In 1954–1955 in KB-11, the first domestic two-stage thermonuclear charge RDS-37 was developed, successfully tested on November 22, 1955. This charge became the prototype of modern thermonuclear weapons. The research supervisor of the RDS-37 test was I.V. Kurchatov, who had to make extremely responsible decisions in the preparation and conduct of the test. For work on the creation of RDS-37 I.V. Kurchatov was awarded the Lenin Prize in 1957.

However, the goal and ideals of Igor Vasilievich always remained peaceful. “I deeply believe and firmly know,” he said, “that our people, our government, will only be given the good of humanity to the achievements of this science.”

Even before the end of military development, he sought to develop work on the peaceful use of atomic energy. At his suggestion, direct research in this area began in the late 1940s. Soviet scientists were tasked with designing and building a pilot industrial nuclear power plant to solve the scientific and technical problem of building larger industrial nuclear power plants. The scientific management of the work was carried out by the Institute of Atomic Energy.

In 1954, I.V. Kurchatov led the launch of the world's first nuclear power plant, which ushered in an era of peaceful use of nuclear energy. Since the mid-1950s, Kurchatov, together with his deputy at the Institute, academician A.P. AlexandrovHe led the development of a program for the development of nuclear energy in our country in the State Committee on the Use of Atomic Energy, which provided for the widespread use of atomic energy for energy, transport and other national economic purposes. Describing this program, Kurchatov wrote: “Great energy construction is being carried out in the Soviet Union. We have a variety of natural energy resources ... We will have enough resources available for the coming decades, but in the more distant future, atomic energy may turn out to be the practically inexhaustible and relatively cheap source that will provide an abundance of energy in the European part of the USSR. "

From the very beginning of the development of thermonuclear weapons I.V. Kurchatov also thought about the possibility of peaceful use of the energy of fusion of light nuclei. In 1950, a proposal was made to keep the hot plasma in a magnetic field and the fundamental principles of the design of a thermonuclear reactor were indicated. After making sure that success is possible, Kurchatov decisively proceeded to the organization of work on thermonuclear fusion at his institute. In 1956, he made speeches in England on the development of nuclear energy and the results of studies of the problem of controlled thermonuclear fusion in the USSR, which had historical significance for the development of international cooperation in the nuclear field. His report influenced the thermonuclear research program around the world.

I.V. Kurchatov was not only an outstanding scientist who created a school of experimenters in Soviet nuclear physics, but also the largest organizer of science of an unprecedented scale, leading the work on solving the atomic problem in the USSR. Not a single scientist had before him to lead such huge groups of people, and not a single scientist enjoyed such trust. Unusual personal charm, determination and complete dedication to the work literally infected everyone who worked with him. Under the influence of Kurchatov, a special work style has developed for scientists and nuclear engineers, which is now rightly called "Kurchatov" - a combination of simple human immediacy with the greatness of a purposeful and strong-willed scientist.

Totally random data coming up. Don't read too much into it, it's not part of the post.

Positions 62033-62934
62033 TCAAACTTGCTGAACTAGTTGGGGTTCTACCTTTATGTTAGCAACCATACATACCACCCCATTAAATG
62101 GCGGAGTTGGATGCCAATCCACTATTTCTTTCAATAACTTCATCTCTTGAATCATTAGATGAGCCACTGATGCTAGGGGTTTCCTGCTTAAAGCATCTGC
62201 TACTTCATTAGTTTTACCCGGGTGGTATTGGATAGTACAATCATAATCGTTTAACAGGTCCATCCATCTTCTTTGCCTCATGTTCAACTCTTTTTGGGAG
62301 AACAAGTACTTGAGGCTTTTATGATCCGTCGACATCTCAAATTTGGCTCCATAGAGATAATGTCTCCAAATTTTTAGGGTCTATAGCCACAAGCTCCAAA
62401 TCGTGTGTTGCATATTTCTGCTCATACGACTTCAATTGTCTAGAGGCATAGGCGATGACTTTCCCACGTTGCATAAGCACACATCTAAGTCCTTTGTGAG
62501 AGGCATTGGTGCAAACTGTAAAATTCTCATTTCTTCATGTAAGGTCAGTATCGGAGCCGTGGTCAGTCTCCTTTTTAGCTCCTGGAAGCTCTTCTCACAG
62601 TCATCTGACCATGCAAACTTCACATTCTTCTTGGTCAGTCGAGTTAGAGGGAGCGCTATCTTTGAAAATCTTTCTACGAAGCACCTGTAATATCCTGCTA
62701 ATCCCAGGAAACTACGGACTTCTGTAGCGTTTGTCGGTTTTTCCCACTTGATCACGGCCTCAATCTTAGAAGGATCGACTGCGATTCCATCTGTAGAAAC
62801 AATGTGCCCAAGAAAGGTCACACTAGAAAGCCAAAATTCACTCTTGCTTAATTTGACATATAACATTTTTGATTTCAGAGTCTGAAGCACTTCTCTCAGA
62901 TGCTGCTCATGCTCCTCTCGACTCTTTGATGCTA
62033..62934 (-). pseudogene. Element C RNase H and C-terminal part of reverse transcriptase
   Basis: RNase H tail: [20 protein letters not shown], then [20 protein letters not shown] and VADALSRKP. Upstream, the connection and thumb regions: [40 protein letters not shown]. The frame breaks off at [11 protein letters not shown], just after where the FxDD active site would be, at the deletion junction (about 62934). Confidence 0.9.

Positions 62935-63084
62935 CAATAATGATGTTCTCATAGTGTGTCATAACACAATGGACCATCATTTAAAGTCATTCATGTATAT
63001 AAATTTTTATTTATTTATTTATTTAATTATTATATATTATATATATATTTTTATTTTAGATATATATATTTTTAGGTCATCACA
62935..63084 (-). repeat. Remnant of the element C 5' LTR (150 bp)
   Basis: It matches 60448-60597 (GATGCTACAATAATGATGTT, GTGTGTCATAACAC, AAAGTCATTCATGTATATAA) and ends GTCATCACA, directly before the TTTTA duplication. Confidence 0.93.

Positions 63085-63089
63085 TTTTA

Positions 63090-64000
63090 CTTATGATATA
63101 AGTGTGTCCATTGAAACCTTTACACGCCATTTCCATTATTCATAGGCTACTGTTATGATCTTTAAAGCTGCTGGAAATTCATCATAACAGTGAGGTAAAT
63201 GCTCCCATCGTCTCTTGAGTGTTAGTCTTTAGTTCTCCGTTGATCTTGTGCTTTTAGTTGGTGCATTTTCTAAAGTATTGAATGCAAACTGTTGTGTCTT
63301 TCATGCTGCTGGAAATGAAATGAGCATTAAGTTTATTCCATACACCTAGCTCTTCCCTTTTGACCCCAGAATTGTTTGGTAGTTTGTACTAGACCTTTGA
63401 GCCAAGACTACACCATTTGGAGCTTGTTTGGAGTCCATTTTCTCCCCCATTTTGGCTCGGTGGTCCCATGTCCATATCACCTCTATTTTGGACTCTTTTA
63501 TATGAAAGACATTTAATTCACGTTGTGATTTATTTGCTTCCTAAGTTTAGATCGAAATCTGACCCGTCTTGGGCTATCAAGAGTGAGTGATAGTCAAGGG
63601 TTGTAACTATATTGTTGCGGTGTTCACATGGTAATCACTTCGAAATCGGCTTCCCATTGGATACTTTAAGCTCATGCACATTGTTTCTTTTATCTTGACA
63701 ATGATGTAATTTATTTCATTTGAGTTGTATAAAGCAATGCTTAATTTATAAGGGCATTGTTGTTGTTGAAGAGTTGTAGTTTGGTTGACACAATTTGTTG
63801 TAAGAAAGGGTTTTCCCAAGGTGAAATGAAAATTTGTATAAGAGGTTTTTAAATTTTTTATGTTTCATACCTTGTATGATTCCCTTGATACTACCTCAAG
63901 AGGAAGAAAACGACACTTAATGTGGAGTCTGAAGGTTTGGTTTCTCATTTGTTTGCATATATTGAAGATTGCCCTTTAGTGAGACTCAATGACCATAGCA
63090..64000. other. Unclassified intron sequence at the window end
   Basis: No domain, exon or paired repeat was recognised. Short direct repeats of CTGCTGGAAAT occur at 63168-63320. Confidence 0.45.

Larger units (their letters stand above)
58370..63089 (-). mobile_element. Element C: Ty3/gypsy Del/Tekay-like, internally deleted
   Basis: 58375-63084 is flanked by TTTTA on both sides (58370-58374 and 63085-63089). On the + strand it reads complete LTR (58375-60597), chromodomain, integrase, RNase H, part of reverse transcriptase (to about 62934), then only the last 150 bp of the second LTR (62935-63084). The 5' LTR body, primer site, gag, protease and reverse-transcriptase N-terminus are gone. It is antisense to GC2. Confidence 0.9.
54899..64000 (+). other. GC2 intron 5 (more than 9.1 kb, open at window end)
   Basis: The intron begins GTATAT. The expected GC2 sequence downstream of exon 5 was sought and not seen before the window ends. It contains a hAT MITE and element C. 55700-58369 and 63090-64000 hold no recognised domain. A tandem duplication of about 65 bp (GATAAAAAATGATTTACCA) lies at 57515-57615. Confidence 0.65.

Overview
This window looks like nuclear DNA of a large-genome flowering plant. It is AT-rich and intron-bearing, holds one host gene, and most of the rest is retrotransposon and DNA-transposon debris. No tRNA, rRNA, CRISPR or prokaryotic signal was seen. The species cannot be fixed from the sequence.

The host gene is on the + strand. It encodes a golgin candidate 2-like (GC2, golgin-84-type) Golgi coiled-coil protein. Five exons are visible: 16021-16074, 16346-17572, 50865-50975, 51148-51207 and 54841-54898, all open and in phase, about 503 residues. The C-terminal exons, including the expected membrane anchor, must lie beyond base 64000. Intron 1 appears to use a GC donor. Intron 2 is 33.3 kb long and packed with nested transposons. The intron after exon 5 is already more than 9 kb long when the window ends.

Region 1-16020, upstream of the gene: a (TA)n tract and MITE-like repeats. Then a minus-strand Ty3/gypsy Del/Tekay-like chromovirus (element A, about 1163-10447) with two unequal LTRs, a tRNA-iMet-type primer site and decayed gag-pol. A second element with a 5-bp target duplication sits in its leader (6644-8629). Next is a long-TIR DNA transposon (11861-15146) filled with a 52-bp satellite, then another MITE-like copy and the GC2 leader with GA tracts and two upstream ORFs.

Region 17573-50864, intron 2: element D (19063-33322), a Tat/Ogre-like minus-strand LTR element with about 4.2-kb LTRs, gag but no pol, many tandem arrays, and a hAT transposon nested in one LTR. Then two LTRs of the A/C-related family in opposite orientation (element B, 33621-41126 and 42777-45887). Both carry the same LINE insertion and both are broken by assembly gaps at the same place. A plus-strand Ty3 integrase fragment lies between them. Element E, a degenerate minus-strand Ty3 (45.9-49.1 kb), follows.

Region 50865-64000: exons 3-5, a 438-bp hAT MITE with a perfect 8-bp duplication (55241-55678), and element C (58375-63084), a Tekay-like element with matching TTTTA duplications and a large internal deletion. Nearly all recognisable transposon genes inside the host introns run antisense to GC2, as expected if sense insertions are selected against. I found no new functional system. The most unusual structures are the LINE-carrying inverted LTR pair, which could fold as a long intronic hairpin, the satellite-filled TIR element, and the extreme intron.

Igor Vasilievich spared no effort to disseminate nuclear knowledge and “nuclear culture” both domestically and abroad. Under his leadership, nuclear research centers were established in Tashkent, Tbilisi, Kiev, Alma-Ata, Minsk, Riga, Novosibirsk and other cities of our country. I.V. Kurchatov was one of the initiators of the foundation in 1956 of the largest scientific center in the socialist world - the Joint Institute for Nuclear Research in Dubna.

I.V. Kurchatov supported the idea of V.I. Wexler in the field of accelerator technology and organized the construction of the world's most powerful synchrophasotron in Dubna at that time. With the participation of I.V. Kurchatov in 1954, it was decided to build high-energy accelerators in Kharkov, Gatchina and Protvino.

I.V. Kurchatov was repeatedly elected deputy of the Supreme Soviet of the USSR. The struggle for peace and nuclear disarmament was his relentless concern in the last years of his life. It is quite natural that the World Peace Council on April 20, 1959 awarded I.V. Kurchatov Silver Medal. Joliot Curie.

The government appreciated his exceptional merit, having awarded him the highest honors. I.V. Kurchatov - three times Hero of Socialist Labor, laureate of the Lenin and four Stalin Prizes. He was awarded five orders of Lenin and two orders of the Red Banner of Labor, medals "For the victory over Germany", "For the defense of Sevastopol", was awarded the Great Gold Medal to them. M.V. Lomonosov Gold Medal. L. Euler of the Academy of Sciences of the USSR.

However, Igor Vasilievich continued to pay constant attention to his many years of duties as the scientific adviser of the Minsredmash. The sudden death due to a heart embolism by a blood clot on February 7, 1960 caught him in discussion with Yu.B. Hariton regular results of ground tests. He is buried near the Kremlin wall.

The whole life of Igor Vasilievich Kurchatov is the accomplishment of the scientist, citizen, in the name of happiness and prosperity of our Motherland, he is a vivid example for the living and future generations.

The name of Igor Vasilyevich was given to the Institute of Atomic Energy (now the Kurchatov Institute National Research Center), the Beloyarsk Nuclear Power Plant, the village where the Kursk NPP was built, the research vessel, the crater on the moon, the underwater ridge in the Indian Ocean, squares and streets in Moscow, Obninsk, Dubna, Sarov and other cities of the country. The city of testers at the Semipalatinsk test site is also named after Kurchatov.

The scientific achievements of Igor Vasilyevich Kurchatov are marked by the awarding of the Lenin and State Prizes, the conferment of the title of Hero of Socialist Labor, and the presentation of the Gold Medal of Peace named after Frederic Joliot-Curie. As a sign of the highest recognition of the scientist's merits, the Presidium of the USSR Academy of Sciences established the Gold Medal and the Igor Kurchatov Prize. Kurchatov is the 104th element of the periodic system of Dmitry Mendeleev.

“In any business, it is important to determine priorities,” said Igor Vasilievich. “Otherwise, the secondary, although necessary, will take away all forces and will not allow reaching the main thing.”